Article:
But at other moments he also shows much harshness. I was particularly impressed by how he managed to sing all prolonged vowels with much nuance: the words gained a sense of story of the sound within their own realm. As if one word, one syllable, were a journey onto itself. Few times have I seen such a great achievement on the stage.

Keenlyside Shines

Simon Keenlyside as Captain Balstrode has all the qualities that one would expect from him: an eye-pleasing, compelling actor, he is a great singer with much projection and artistic capacity. His voice seems in as good a shape as it always is. He manages to make the captain seem a source of sanity and carefulness even when under pressure from the whole city.

Ellen Orford was sung by the sympathetic Maria Bengstsson. Scenically she was the incorporation of all the sweetness that one would expect from a schoolteacher. She carried a small backpack for the whole opera that made one wonder if she was as naïve as her students—after all, she might be an enabler of Peter’s crimes… Her voice has a charming, tight vibrato and sounded slightly lighter than usual. She really searched to make Ellen as lyric and tender as possible. Her lower register, however, was inaudible.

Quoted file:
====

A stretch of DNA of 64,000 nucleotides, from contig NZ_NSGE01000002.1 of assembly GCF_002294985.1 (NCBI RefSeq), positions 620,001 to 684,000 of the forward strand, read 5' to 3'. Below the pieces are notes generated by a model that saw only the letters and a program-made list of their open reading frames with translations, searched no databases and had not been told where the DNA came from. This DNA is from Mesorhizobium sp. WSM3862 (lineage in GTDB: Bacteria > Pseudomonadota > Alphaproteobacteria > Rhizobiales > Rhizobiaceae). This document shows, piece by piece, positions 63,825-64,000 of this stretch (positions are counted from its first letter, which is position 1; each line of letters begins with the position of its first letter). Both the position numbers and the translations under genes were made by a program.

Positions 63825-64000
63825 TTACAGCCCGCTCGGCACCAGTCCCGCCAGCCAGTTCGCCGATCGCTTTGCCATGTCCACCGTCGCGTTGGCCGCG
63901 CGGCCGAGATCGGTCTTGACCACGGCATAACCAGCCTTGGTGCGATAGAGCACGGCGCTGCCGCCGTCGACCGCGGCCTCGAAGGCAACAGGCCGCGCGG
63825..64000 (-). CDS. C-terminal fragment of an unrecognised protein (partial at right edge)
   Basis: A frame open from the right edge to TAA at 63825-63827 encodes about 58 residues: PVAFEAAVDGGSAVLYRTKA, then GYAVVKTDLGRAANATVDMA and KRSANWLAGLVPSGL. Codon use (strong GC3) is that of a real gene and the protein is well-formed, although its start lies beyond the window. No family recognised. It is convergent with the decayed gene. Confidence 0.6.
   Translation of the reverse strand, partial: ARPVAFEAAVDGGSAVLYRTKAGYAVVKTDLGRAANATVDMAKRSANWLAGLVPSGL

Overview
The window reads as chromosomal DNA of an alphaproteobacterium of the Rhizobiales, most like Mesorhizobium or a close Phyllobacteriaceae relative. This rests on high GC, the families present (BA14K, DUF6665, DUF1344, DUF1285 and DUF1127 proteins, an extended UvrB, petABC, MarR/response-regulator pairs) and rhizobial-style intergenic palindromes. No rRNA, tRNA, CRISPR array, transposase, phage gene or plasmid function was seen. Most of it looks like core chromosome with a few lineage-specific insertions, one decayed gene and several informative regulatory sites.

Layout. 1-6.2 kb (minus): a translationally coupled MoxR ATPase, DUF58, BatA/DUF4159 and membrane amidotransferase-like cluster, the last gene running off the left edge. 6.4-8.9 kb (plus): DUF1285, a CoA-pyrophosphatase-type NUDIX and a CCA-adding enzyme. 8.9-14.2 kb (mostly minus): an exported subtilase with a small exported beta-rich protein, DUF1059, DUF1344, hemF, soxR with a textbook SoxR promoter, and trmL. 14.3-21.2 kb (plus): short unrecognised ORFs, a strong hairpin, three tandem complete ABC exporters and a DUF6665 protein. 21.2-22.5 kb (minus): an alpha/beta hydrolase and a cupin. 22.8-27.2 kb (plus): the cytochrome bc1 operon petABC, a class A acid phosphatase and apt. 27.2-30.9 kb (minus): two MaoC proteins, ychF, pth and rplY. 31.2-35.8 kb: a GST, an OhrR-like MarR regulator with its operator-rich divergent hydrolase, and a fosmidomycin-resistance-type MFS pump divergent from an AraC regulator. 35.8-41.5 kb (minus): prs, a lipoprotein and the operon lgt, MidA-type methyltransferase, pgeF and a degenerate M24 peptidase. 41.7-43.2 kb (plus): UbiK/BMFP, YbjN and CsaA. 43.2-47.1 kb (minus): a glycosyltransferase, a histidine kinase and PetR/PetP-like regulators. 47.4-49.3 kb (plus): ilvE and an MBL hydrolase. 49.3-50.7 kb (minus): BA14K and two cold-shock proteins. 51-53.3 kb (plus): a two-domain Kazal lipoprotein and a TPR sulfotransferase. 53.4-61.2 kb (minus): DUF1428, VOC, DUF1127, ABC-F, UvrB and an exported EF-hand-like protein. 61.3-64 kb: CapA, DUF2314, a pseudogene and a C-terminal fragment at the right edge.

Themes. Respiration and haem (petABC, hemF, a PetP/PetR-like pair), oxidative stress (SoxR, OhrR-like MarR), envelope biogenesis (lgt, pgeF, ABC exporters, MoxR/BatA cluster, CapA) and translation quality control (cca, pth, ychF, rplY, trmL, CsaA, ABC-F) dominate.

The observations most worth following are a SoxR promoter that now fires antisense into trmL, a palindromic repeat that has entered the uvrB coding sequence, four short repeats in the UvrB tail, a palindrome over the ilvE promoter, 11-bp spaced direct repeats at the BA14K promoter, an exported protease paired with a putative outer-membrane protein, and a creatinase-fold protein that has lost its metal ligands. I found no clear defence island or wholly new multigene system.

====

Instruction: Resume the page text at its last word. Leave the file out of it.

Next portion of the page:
Auntie was handed to the great Catherine Wyn-Rogers. She took on the role with such realism that was hard to even remember that she is one of the finest and most refined singers that I have ever seen on the stage: a very efficient case of “deglaming” as Hollywood people say. Her Auntie is extremely aged, and her voice often sounded older than actually is. Most of the night she (interestingly) emphasized the higher harmonics of her instrument, but she delivered an extremely moving “And shall we be ashamed because we confront men from ugliness?”